Mem û Zîn Analytical Study*: III, 1 – On defining literary genres

Analytical Study of Mem û Zîn

By Dr Kamal Mirawdeli:

‘Love and Existence: Analytical Study of Ahmadi Khani’s Tragedy of Mem û Zîn’

Part III: The genre of Mem û Zîn as Tragedy

Chapter One: On defining literary genres

As we showed in the first part of this study, Mem û Zîn is generally, though mostly arbitrarily, described as ‘epic’; while Chyat’s opinion is that Khani’s Mem û Zîn does not, on the one hand, meet the established requirements of the epic genre and, on the other hand, Khani, according to him, has done no more than re-tell the folkloric narrative of Mem û Zîn with slight initial changes.

In discussing Chyet’s opinion I suggested calling Mem û Zîn an anti-epic epic but this does not help in defining its genre in a way that would allow us to critically and systematically define its literary and technical characteristics and distinctive features. Of course, the nature, content, style and artistic value of a work do not depend on its generic definition. Khani describes his work as an original creative child of his intellect and he expects the reader or critic to understand, analyse and appreciate it as such. Nevertheless identifying its genre will no doubt be a great help in understanding the work critically.

Scepticism regarding the utility of all generic criticism was long-standing in twentieth-century criticism. Palmer (1992) presents various critical approaches that express this criticism. He writes: “As early as 1902, the Italian critic Benedetto Croce called into question the applicability of any designation of genre which, by his definition, is mechanical imposition on individual works of art that in truth are inherently intuitive, organic, and individualistic.” Then Palmer quotes from his later work, Brevario de Estetica (1913): “Inasmuch as every work of art expresses a state of mind, and inasmuch as a state of mind is individual and always new, intuition implies infinite intuitions, which it is impossible to fit into a set of pigeonholes for genres, unless the set itself is composed, too, of infinite pigeonholes, and, thus, no longer pigeonholes for genres, but for intuitions (p.44).

According to Croce, genre might be useful as a mnemonic tool but not as a critical device. As J. E. Spingarn, Croce’s chief American apologist, stated in Creative Criticism and Other Essays (1917-1931), “There are not, therefore, only three, or ten, or a hundred literary kinds; there are as many kinds as there are individual poets” (p. 23).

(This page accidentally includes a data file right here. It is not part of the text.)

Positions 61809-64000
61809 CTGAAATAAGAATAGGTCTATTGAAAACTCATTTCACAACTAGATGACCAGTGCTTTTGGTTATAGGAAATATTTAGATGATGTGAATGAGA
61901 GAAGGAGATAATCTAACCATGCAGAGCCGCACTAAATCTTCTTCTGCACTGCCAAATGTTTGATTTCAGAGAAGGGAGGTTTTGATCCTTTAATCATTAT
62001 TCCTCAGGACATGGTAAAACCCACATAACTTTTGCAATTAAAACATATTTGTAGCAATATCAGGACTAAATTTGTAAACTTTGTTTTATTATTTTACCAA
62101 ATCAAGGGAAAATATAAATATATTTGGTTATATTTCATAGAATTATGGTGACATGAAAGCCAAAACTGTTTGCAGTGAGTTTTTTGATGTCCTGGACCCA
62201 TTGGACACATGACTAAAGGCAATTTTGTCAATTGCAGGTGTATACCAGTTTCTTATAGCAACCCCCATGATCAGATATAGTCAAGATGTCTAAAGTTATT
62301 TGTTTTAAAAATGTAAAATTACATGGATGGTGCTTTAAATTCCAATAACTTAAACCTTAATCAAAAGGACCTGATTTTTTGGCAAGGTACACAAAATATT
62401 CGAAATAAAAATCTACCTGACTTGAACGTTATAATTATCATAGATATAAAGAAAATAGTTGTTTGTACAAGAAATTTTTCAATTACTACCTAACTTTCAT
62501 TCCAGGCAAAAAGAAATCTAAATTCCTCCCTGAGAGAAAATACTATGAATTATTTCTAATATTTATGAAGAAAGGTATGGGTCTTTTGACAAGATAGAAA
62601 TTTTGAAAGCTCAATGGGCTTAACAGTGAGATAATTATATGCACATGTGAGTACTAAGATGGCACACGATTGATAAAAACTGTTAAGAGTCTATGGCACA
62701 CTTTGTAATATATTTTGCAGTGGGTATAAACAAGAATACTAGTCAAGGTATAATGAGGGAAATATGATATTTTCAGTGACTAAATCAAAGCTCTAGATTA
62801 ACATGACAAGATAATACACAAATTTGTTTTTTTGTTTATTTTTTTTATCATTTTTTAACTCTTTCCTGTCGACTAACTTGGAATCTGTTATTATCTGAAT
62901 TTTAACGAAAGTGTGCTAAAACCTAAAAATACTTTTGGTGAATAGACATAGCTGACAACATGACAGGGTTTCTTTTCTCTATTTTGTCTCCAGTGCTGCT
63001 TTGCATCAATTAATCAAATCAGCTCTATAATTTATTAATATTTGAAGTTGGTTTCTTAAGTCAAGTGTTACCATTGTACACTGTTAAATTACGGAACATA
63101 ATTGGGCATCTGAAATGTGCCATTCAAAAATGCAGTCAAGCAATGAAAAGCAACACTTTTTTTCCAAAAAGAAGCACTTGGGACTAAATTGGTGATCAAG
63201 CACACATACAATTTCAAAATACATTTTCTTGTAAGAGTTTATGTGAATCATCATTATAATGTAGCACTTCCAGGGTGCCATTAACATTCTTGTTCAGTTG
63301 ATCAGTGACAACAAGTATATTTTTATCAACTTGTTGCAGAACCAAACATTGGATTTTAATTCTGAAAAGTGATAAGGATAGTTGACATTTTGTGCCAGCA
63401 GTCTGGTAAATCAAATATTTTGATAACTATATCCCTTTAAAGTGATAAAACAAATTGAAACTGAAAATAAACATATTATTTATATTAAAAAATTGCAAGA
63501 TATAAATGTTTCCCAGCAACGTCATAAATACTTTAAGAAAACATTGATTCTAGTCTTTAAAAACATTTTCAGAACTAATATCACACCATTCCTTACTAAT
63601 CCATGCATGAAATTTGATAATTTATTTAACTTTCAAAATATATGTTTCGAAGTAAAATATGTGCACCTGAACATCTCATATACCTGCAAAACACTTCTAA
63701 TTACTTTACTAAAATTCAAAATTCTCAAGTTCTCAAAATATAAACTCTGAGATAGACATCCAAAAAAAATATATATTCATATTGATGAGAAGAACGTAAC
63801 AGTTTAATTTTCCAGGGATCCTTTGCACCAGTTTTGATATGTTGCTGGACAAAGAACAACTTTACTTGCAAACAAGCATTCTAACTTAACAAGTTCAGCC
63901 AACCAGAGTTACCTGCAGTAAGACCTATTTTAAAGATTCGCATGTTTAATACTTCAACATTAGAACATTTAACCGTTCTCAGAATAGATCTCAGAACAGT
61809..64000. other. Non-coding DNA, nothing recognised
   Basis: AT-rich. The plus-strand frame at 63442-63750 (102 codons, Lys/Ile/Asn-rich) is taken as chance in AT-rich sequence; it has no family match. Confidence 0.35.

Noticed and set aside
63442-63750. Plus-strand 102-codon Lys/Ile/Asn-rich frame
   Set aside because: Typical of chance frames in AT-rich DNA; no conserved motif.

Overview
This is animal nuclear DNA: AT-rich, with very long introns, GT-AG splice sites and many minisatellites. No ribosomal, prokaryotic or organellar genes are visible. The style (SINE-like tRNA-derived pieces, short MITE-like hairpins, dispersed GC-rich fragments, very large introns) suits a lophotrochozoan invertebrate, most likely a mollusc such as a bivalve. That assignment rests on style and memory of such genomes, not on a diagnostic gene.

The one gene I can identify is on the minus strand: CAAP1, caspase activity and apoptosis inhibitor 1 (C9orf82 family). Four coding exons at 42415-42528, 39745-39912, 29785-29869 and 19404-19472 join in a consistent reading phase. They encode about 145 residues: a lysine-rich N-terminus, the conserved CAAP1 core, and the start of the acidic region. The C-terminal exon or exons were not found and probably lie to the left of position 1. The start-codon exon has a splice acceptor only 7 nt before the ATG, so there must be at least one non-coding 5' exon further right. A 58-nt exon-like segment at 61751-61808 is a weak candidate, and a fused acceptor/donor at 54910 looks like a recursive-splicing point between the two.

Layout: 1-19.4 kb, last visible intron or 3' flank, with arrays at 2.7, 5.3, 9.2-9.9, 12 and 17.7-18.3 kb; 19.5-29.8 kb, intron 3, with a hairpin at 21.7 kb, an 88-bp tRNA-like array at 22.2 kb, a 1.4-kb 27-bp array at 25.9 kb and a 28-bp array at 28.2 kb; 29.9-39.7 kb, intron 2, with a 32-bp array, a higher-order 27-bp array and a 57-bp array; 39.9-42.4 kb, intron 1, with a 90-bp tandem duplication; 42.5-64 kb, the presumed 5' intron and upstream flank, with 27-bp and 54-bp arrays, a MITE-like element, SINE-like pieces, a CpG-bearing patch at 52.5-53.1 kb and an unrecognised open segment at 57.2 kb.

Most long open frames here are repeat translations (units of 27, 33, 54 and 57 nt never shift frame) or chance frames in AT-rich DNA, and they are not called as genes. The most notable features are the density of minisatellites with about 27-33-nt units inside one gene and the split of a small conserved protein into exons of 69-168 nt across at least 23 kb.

T. R. Henn, in The Harvest of Tragedy (1956/1966), asserted that “there neither is nor can be any definition of tragedy that is sufficiently wide to cover its variant forms in the history of world literature” (p. 282).

Commenting on the above sceptic approaches, Palmer explains that “much of this suspicion of genre was a holdover from an even earlier reaction against the prescriptive rigidness of neoclassical genre theory, which measured works against pre-existing standards and insisted on the mutual exclusiveness or ‘purity’ of genres. Warren Austin, in Theory of Literature (1949), which he edited with Rene Wellek, met this problem by differentiating ‘classical’ genre theory from a modern approach that is more descriptive: “It doesn’t limit the number of possible kinds and doesn’t prescribe rules to authors. It supposes that traditional kinds may be ‘mixed’ and produce a new kind (like tragi-comedy)” (p. 245).

While I totally reject any notion of ‘purity’ of genres and thus measuring the individuality of a literary work by pre-existing norms and standards, I think that defining a genre of a work of art and thus utilising all the critical insights and systematization strategies historically produced in relation to such genres, will have clear definite critical advantages.  As Jonathan Culler says, in Structuralist Poetics: Structuralism, Linguistics and the Study of Literature (1975), it will help us to focus on the linguistic and critical assumptions that underline any genre: